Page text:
Len's history as a campus activist began in earnest in the early 1960's with his first academic position at the University of New Orleans then known for its radical integration of black and white students. It was here that Len first became an object of interest to the FBI because of his "links" with Lee Harvey Oswald. The FBI had come to New Orleans to get pictures of people involved in some protest or other. Agents caught Len's face on film not too far from the face of one Lee Harvey Oswald who had stopped briefly in New Orleans on his way to Dallas.

No doubt the subsequent appearance in 1964 of Len's highly regarded anthology Patterns of Anarchy (with Lew Perry) stimulated even more FBI interest.

Soon after Len joined the UConn philosophy faculty in the late 1960's, he and Bob Luyster created the "Inner College" whose purpose was to provide an alternative to the standard authoritarian and book-oriented structures of the academic world. Students of the Inner College determined their own curricula and hired faculty. One student traveled to Costa Rica and Cuba to make a film on child-care. Several Inner College students created a learning program for children in Willimantic. Much to the consternation of several administrators, Inner College students, on occasion, even painted their own classrooms. Seven years after this episode of "creative vandalism" a judge dismissed the civil suit brought by UConn against Len to pay for costs of repainting. (Hell hath no fury like an administrator scorned?) Len boasts that graduates of the Inner College entered graduate school at a higher rate than other UConn graduates. In 1974 Len took a Sabbatic Leave, and when he returned the Inner College had disappeared.

Disenchanted by the response of the administration to the Inner College, after his sabbatical Len chose to teach half-time at UConn in order to devote more time to his political and social projects. In 1975 Len began planning "International Poultry", a worker-owned and democratically organized poultry processing plant which operated briefly in nearby Willimantic. In the late 1970s, he and others began the enterprise that became the long-lived and thriving Willimantic Food Cooperative. In 1984 Len founded and then edited the periodical "Changing Work". In 1991 he helped found the GEO (Grassroots Economic Organization) Newsletter. In recent years Len has returned to fulltime teaching and his long-standing interest in integrating radical democratic theory and philosophy of social science. His 2001 article on Participatory Action Research as a model for social science (in Philosophy of Social Science) pursues the integrating project begun in his other important anthology of the 60's The Nature and Scope of Social Science. Most recently Len has turned his focus on the idea of working for peace through Study Circles and other forms of robustly participatory democracy.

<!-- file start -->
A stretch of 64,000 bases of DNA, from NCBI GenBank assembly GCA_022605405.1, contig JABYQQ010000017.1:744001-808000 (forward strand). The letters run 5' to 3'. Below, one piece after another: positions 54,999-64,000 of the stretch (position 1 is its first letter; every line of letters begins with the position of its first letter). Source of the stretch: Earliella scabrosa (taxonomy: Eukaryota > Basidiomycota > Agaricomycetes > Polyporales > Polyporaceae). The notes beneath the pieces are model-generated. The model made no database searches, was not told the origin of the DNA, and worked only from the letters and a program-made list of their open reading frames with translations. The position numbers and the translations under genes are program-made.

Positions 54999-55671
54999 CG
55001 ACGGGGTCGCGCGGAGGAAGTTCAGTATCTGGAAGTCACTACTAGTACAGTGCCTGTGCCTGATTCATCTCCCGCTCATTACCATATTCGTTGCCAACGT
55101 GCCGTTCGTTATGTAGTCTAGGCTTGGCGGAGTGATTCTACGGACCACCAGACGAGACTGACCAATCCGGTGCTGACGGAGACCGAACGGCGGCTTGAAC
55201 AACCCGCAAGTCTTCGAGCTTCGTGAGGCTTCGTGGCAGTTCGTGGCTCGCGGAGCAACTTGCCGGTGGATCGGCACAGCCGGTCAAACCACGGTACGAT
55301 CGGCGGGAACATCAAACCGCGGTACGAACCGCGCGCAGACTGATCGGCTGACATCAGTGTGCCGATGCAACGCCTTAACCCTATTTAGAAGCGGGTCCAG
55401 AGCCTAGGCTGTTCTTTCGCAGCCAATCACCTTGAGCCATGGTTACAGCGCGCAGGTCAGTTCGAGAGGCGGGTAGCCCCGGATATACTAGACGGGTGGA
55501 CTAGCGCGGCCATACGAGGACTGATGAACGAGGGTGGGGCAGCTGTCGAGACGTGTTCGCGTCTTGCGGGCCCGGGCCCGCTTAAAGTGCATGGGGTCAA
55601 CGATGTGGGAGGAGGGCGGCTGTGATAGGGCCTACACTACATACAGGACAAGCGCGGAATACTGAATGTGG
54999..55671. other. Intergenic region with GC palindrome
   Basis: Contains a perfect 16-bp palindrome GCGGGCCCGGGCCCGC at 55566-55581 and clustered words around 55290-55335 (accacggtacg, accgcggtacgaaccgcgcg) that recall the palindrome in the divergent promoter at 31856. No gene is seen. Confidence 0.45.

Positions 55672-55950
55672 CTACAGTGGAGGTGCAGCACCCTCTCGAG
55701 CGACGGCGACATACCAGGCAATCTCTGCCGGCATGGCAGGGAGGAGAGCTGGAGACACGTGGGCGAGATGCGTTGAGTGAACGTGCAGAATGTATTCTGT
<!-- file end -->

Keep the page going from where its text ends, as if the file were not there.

Although Len is officially retired from the Philosophy Department as of June 1, 2003, he is not retired from university teaching or social activism. Len will return in the Fall to teach "Philosophy and Current Issues". Having just returned from a conference in Victoria Canada on "Cooperative Studies", Len anticipates continuing his work on integrating theory and practice, social science and participatory democracy.

As a parting message, Len says that he is most proud of his teaching and relationships with students, many of whom have remained friends over the decades. Len also wishes to thank the members of the Philosophy Department for their support over the years in spite of his unorthodox scholarship, clashes with the administration, and two arrests for protests on campus. Len has many fascinating stories to tell. Ask him.


This newsletter was designed by the Philosophy Department's Program Assistant Shelly Burelle. Please visit our website at: "" where this newsletter is located for miscellaneous links, including links to abstracts, and colloquium updates.

Any questions or comments should be directed to Shelly at